Full-frame Or Crop Sensor? Here’s The Answer!

If you are new to the photography industry then you must have come across terms like DX, FX, APS-C, APS-H, etc. Do you know what these terms mean?

Terms like these confuse the heck out of amateurs and people who are interested in photography. Mostly one hears these words when he or she decides to buy a new camera or upgrade from a point and shoot to a DSLR.

Today, I am going to clear the air and give you all a complete basic idea of these technical mumbo jumbos.

These terms are nothing but names for various sensor sizes available in DSLRs. A Sensor is nothing but a digitalized film that captures and stores the image as data.

Back in the days when DSLRs did not exist and SLRs were the weapons of the Pros, photographs were captured in negative films. Each film was later processed and washed to obtain the desired output.

These films, in those days, came in one size and one size only; i.e. the 35mm film(24mm x 36mm). Thus, there was no rocket science involved, neither any confusion.

But in today’s digital world cameras come in various sizes. Each brand’s sensor size varies from that of others and also amongst its different models. People usually refer to the sensor size by its crop factor.

Crop Factor is the number that is used to find the 35mm(original negative film size) equivalent of a given lens. It’s like cropping the middle of an image and removing the outside edges. If a sensor size is 24mm x 36mm, then there’s no crop factor, as it covers the same area as 35mm film.

Nikon has two different sensor sizes: full frame (FX) and 1.5x(DX).

Canon has three sensor sizes: full frame, 1.3x and 1.6x. Other brands are in the same range, with Olympus being the distinct exception, at 2x.

Full Frame Sensors

Some people do not like the term Full-frame since it’s not specific. Full in comparison to what? To be specific, when I say full-frame I refer to a sensor that’s roughly 24mm x 36mm.

But why are sensor sizes so important and are a deciding factor?

Sensor size is important when you’re trying to pick a camera because full frame sensors have certain advantages and disadvantages in certain situations.

In general, full frame sensors produce better image quality, but they really stand apart when it comes to high ISO performance.

Full frame sensors also give photographers more options when it comes to wide-angle work. I can use my 24mm f/2.8 instead of the Nikkor 12-24 f/4, and the 24mm prime is faster and much cheaper(almost one-third of the price of the latter lens).

The downside is that full frame sensors and lenses are bigger in size than their cropped counterparts and also heavier and more expensive.

There are also some situations where the crop factor helps you. Many people have gotten used to having a little bit of extra reach with their long lenses and may not want to give that up.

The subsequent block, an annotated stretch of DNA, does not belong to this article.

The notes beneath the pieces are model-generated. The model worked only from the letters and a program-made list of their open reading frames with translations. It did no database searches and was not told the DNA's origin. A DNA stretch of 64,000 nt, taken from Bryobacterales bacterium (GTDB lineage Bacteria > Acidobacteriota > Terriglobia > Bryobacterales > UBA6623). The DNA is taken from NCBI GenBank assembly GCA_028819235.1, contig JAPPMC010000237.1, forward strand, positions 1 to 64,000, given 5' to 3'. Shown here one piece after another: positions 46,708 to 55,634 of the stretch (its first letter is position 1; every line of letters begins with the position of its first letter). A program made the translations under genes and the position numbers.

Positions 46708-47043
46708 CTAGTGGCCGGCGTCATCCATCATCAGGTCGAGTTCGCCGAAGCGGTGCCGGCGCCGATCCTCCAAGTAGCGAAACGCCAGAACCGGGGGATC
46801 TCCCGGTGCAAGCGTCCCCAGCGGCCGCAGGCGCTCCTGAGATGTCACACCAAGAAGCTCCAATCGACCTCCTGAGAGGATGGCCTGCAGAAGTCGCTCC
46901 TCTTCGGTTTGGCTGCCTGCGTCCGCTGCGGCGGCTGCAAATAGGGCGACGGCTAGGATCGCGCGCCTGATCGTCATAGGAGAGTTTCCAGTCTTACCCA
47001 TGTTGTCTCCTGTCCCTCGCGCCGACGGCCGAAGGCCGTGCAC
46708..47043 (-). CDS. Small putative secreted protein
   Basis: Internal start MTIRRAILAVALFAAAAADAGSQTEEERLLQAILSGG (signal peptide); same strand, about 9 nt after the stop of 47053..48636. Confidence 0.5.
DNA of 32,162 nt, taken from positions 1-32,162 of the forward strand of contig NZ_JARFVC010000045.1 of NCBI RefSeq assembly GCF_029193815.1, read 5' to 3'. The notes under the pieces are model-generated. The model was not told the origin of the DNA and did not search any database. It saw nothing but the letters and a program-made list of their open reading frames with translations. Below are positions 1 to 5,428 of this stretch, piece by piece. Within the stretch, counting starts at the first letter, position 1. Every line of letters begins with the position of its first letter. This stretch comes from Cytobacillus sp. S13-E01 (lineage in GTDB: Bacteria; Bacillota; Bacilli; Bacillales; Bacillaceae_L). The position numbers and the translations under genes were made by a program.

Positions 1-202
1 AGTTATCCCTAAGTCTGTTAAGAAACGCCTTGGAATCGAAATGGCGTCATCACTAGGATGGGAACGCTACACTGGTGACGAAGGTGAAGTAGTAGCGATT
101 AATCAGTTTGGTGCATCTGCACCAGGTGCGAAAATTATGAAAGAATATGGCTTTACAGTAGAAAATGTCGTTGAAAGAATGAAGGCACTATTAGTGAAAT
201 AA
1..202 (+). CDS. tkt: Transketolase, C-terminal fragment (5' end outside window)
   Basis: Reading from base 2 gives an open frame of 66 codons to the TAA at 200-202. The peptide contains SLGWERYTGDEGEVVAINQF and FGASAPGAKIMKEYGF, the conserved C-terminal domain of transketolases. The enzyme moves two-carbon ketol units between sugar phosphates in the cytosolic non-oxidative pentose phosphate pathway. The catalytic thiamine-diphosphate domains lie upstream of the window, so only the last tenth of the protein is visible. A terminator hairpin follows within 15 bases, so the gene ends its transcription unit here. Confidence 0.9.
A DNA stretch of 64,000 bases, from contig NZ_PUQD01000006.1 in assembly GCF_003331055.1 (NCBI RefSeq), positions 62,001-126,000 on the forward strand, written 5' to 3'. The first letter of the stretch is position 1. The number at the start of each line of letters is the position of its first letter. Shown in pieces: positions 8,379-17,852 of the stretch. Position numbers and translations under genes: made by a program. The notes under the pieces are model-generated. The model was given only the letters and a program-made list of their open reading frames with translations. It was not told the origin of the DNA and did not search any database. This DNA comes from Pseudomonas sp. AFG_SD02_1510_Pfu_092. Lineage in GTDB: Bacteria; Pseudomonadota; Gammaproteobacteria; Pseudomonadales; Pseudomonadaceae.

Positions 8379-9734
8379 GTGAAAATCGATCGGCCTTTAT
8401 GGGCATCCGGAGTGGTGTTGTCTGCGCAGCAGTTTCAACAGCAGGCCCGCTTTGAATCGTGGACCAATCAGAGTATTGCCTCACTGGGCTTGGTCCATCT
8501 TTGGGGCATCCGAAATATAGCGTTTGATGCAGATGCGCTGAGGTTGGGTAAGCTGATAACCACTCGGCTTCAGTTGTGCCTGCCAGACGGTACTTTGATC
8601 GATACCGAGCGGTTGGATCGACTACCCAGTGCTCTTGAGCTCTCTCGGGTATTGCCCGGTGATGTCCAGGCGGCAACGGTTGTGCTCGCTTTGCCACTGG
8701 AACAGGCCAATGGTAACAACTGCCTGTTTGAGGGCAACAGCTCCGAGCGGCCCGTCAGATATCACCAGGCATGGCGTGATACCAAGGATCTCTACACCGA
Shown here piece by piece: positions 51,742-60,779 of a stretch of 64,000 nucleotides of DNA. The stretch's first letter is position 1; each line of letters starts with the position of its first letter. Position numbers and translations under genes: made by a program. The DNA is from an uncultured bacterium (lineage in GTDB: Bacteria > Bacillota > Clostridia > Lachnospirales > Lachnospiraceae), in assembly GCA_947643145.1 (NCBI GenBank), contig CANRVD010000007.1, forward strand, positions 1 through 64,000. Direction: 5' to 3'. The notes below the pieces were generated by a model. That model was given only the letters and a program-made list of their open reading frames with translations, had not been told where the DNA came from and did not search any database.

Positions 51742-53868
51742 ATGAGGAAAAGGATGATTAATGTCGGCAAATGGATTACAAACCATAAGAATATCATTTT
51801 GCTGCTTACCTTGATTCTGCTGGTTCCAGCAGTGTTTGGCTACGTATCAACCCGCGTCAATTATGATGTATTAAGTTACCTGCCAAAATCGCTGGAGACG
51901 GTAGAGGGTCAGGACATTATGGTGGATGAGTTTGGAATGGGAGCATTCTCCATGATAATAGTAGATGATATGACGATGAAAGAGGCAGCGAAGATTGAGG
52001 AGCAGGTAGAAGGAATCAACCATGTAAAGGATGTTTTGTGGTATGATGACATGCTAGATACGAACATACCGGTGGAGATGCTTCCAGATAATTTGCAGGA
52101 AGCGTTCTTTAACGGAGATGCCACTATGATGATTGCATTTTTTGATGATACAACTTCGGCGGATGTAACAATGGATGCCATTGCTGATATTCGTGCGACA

Full Frame Sensor vs Crop Sensor: Which is Right For You?

After you explore the differences between a crop sensor and a full frame sensor, you’ll need to decide which one suits your needs.

For the average consumer, a smaller 1.5x or 1.6x sensor will be perfect. If you’re the kind of person who has the 18-55 kit lens and maybe one other lens, it makes no sense to spend the extra money on full-frame.

If you have lots of lenses from the film days, it’s worth looking for a full frame body. Modern Nikon bodies are compatible with almost every lens Nikon has ever made, and Canon bodies all work with EF lenses.

Photographers who love clicking landscapes and architecture will definitely want a full frame body (if they don’t already have one). Full frame photo quality and wide-angle options are much better than their cropped counterparts.

If you prefer to shoot in natural and available light often, you’ll definitely want a full frame body as well. The high ISO performance on my D750 is simply unmatched by any camera body with a smaller sensor. I can click an image at ISO6400 without worrying about excessive image grains. And I have more options as well as flexibility when it comes to using (or not using) strobes, flashes, and other artificial light sources.

For nature, wildlife and sports enthusiasts, it would be sensible to have a camera body with a smaller sensor. A smaller sensor would help you take advantage of the crop factor to get the maximum detail possible at long distances.

I have a Nikon D750 which has a full-frame sensor size and I love it. It helps me in low light situations a lot. And I love clicking landscapes with it.

Thus, it is your needs that dictate the camera body you should have.

[Cc: CaptainKimo]

Have more doubts? Please comment below and I will Answer it.

Also, BIRTH UNDISTURBED; a Photo Series by Natalie Lennard

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